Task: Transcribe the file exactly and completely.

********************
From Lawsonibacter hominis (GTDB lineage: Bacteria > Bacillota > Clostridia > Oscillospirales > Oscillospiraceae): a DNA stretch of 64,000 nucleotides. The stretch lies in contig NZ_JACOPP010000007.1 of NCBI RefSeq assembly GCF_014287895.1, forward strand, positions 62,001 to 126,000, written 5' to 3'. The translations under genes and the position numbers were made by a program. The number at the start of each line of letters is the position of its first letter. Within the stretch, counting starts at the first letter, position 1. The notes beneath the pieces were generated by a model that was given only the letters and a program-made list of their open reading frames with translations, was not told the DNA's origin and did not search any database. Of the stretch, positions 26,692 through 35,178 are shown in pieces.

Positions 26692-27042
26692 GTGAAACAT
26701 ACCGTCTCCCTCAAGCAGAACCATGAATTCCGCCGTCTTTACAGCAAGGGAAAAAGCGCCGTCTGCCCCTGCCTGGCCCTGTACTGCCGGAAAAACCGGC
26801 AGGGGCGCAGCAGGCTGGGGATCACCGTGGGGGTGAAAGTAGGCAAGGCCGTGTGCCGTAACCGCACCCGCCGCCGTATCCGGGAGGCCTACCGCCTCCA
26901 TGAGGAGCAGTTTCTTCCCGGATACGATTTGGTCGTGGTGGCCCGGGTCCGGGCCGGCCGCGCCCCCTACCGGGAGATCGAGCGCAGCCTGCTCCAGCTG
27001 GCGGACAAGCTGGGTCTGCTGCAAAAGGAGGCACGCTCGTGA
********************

From Lawsonibacter hominis (GTDB lineage: Bacteria > Bacillota > Clostridia > Oscillospirales > Oscillospiraceae): a DNA stretch of 64,000 nucleotides. The stretch lies in contig NZ_JACOPP010000007.1 of NCBI RefSeq assembly GCF_014287895.1, forward strand, positions 62,001 to 126,000, written 5' to 3'. The translations under genes and the position numbers were made by a program. The number at the start of each line of letters is the position of its first letter. Within the stretch, counting starts at the first letter, position 1. The notes beneath the pieces were generated by a model that was given only the letters and a program-made list of their open reading frames with translations, was not told the DNA's origin and did not search any database. Of the stretch, positions 26,692 through 35,178 are shown in pieces.

Positions 26692-27042
26692 GTGAAACAT
26701 ACCGTCTCCCTCAAGCAGAACCATGAATTCCGCCGTCTTTACAGCAAGGGAAAAAGCGCCGTCTGCCCCTGCCTGGCCCTGTACTGCCGGAAAAACCGGC
26801 AGGGGCGCAGCAGGCTGGGGATCACCGTGGGGGTGAAAGTAGGCAAGGCCGTGTGCCGTAACCGCACCCGCCGCCGTATCCGGGAGGCCTACCGCCTCCA
26901 TGAGGAGCAGTTTCTTCCCGGATACGATTTGGTCGTGGTGGCCCGGGTCCGGGCCGGCCGCGCCCCCTACCGGGAGATCGAGCGCAGCCTGCTCCAGCTG
27001 GCGGACAAGCTGGGTCTGCTGCAAAAGGAGGCACGCTCGTGA